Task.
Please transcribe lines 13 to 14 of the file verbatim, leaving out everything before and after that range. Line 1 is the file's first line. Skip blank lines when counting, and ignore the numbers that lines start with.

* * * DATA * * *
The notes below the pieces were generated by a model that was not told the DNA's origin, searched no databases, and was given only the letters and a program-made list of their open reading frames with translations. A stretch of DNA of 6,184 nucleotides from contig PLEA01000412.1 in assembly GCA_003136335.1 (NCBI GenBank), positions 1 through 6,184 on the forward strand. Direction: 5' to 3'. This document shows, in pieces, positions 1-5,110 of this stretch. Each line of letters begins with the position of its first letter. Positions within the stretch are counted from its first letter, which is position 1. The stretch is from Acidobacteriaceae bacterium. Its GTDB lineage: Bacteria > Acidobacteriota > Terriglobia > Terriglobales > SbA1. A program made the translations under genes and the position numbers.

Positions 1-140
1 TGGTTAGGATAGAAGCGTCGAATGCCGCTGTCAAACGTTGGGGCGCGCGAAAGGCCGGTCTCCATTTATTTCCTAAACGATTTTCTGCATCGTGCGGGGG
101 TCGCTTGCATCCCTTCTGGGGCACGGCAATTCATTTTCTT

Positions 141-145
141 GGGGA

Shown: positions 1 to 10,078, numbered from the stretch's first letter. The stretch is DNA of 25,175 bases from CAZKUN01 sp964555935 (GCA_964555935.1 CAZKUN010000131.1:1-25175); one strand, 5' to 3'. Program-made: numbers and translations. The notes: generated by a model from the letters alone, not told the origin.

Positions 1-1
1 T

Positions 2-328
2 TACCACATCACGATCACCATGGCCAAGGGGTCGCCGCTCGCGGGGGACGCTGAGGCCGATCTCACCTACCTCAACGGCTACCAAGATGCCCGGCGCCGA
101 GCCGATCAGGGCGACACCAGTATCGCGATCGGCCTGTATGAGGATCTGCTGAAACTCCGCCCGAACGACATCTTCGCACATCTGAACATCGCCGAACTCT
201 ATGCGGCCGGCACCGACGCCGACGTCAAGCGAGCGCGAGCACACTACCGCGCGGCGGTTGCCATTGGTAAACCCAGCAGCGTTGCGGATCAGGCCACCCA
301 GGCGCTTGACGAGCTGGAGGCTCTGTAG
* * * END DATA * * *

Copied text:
201 ATGCGGCCGGCACCGACGCCGACGTCAAGCGAGCGCGAGCACACTACCGCGCGGCGGTTGCCATTGGTAAACCCAGCAGCGTTGCGGATCAGGCCACCCA
301 GGCGCTTGACGAGCTGGAGGCTCTGTAG